Don Leisure’s Eastern Psyche Mixtape
Where do you start with Turkish psychedelia?
DL: The music is finding new audiences through labels like Pharaway Sounds and Finders Keepers who are reissuing some dope albums. It’s still pretty much for the heads but most people who I play it for really enjoy it. The youngsters over there aren't really into it which is a shame. I've played in Istanbul twice now and played some old Turkish records. I thought, "What could be better? I'm in the area where these guys once walked and recorded.” The first time it went down well with people singing along to these tunes but the second, it went down shit. One young dude even came over and was like, “Why are you playing this old crap!”
What drew you to the records from, and digging in Turkey?
DL: I heard this old podcast Egon did for Stones Throw a good few years back. From that I discovered Baris Manco who I guess is most people’s first exposure to the music. I was hooked on the first listen. I love the fuzziness of it all. I'm a big fan of shitty lo-fi production and Turkish psych is a good place to find that stuff. The way they use traditional instruments in a sort of Western way, throwing it through fuzz boxes and distortion units gets me every time. Finding original Turkish vinyl in the UK is fucking impossible so when my cousin who works for the Foreign Office got posted out in Istanbul for three years, I was like JACKPOT. I guess a bunch of stores there think you are buying for rarity and collecting, and not really for sampling so much. One guy was super confused when I asked him for a price on a $250 Baris Manco LP that looked like a dog had taken a fucking bite out of the wax. He gave it to me for nothing and I've made around four beats off that thing. What also really drew me back there was the people. The record store owners are all real cool and super friendly. They all give you tea when you are digging which is class!
Can you talk about Edip Akbayram & Dostlar and some of the other artists in the mix?
DL: I just know what record liner notes and Wikipedia tells me but I can tell you that he was the fucking one back in the 1970s. Ozan from Deform Record Store recommended me his stuff and I was hooked. I think between myself and Metabeats we have all the 45s of his worth having. I've mentioned Baris Manco already, he is super popular out there even today. One of the main ferry boats that takes tourists from the mainland to the islands there is named after him. The guy went on from making seminal Turkish prog-psych to presenting kids TV and making really bad 1980s and 1990s music. I heard he died shagging his mistress if you want a bit of trivia. There isn't a lot of info about these guys in English. Maybe that’s why I like them.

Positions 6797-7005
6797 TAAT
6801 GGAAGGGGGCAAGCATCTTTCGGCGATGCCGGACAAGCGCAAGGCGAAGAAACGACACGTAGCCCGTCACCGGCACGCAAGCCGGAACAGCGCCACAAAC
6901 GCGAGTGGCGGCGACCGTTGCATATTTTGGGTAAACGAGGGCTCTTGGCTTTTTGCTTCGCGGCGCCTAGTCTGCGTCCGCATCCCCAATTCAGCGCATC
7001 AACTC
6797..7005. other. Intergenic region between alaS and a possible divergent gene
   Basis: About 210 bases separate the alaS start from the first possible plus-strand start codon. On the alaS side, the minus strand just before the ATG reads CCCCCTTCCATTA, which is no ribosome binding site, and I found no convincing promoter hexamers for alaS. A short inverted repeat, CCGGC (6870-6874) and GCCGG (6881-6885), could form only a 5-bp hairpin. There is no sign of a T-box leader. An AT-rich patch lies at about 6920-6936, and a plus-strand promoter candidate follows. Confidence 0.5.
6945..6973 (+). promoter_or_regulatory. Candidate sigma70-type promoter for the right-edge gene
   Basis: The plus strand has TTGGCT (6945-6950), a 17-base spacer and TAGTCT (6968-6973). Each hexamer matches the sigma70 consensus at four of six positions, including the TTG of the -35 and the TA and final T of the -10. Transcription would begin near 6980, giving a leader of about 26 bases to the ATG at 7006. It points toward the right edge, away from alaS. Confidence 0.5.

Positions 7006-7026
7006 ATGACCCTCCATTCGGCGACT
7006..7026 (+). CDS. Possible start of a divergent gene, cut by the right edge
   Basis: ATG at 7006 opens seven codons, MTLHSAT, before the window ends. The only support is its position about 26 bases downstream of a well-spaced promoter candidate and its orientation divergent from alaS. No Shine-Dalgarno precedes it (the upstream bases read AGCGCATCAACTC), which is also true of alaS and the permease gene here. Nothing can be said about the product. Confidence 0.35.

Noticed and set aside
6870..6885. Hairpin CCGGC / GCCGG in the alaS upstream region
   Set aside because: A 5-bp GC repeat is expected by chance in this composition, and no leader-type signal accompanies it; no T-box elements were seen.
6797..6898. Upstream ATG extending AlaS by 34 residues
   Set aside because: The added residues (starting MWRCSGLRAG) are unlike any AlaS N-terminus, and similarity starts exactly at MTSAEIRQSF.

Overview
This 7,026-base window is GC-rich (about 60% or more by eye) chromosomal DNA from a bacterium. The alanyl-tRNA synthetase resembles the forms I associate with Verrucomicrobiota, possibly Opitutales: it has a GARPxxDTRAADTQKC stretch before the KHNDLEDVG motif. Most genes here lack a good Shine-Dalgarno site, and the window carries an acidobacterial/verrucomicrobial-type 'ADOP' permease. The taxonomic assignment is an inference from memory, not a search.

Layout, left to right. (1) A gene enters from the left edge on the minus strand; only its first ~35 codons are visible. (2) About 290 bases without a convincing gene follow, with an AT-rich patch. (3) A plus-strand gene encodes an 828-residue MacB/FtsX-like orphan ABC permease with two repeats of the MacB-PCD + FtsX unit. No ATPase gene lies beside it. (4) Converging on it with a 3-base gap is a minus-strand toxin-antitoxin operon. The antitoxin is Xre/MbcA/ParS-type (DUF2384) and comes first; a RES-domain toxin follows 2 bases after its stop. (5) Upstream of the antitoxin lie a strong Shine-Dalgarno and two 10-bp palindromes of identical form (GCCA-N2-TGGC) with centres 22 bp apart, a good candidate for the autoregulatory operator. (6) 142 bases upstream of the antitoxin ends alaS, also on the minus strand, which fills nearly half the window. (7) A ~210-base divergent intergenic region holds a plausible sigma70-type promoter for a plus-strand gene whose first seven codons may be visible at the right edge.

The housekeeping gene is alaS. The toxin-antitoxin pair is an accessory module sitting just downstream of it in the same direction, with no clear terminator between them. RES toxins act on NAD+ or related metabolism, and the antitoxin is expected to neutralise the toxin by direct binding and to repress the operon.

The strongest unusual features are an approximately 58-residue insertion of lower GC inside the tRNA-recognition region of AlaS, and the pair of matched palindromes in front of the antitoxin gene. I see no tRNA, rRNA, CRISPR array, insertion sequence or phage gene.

What do you think of the European and Asian, Anatolian element of Turkey and the culture that is created?
DL: Istanbul is like five times the size of London so you always feel like your scratching the surface. I've stayed on both the Euro and Asian sides now and I prefer the Asian side. There are no tourists there and the record shops are better on that side. You can really feel both continents when you are in Istanbul. Its weird, you'll see something really European but then you'll hear or smell something cooking that is really Asian. It’s a trip! The music is like that too as a lot of the bands were influenced by Hendrix, Zeppelin and Sabbath as Istanbul was on the hippy trail back in the 1970s. All these dudes heard that and fused it with the traditional stuff of Turkey.
What are your food recommendations in Istanbul?
DL: There are strict laws about importing food so the majority of the food there is in season and super fresh. It’s not uncommon for a waiter to say you can't have something as it’s not in season which I think is great. A full Turkish breakfast is a must; eggs, kaymak (clotted cream) and honey, nuts, lots of cheeses, breads, fruits and veg, olives and spicy Turkish sausage called Sujuk. Batters a full English any day.
DL: If you want a high end meal I'd recommend Gunayden in Suadiye Hotel over on the Asian side. Gunayden is a chain of meat centric spots started off by a butcher of the same name who went on build an empire. The spots are all different some more casual than others, some specializing in steaks. The one at Suadiye hotel was unreal. There was no menu they just bring over what you need to eat on that day.
DL: Near the ferry ports and along the Bosphorus River you'll see people selling mussels (possibly illegally). I'd go for some of those as they cost a lira each which is around 20p. The guy just keeps hitting you with them until you say stop, they are served in the shell with a bit of rice and spices and lemon juice. I didn't get ill off em thankfully!
DL: One thing a lot of tourists see but don't go for are the wet burgers. They steam these burgers (bun and all) until they are all soggy and crazy looking but the shit tastes good, especially if you've been drinking. They are really moorish despite looking well fucked up! If your a scumbag like me and you find yourself killing time in the airport departure lounge or there is nothing else open at 2am, try the McKofta burger from McDonalds. It’s actually alright!
Don Leisure is a DJ and producer from Cardiff, Wales and one half of Darkhouse Fam alongside Metabeats. Coming soon: his Turkish re-edits, "Boş Edits."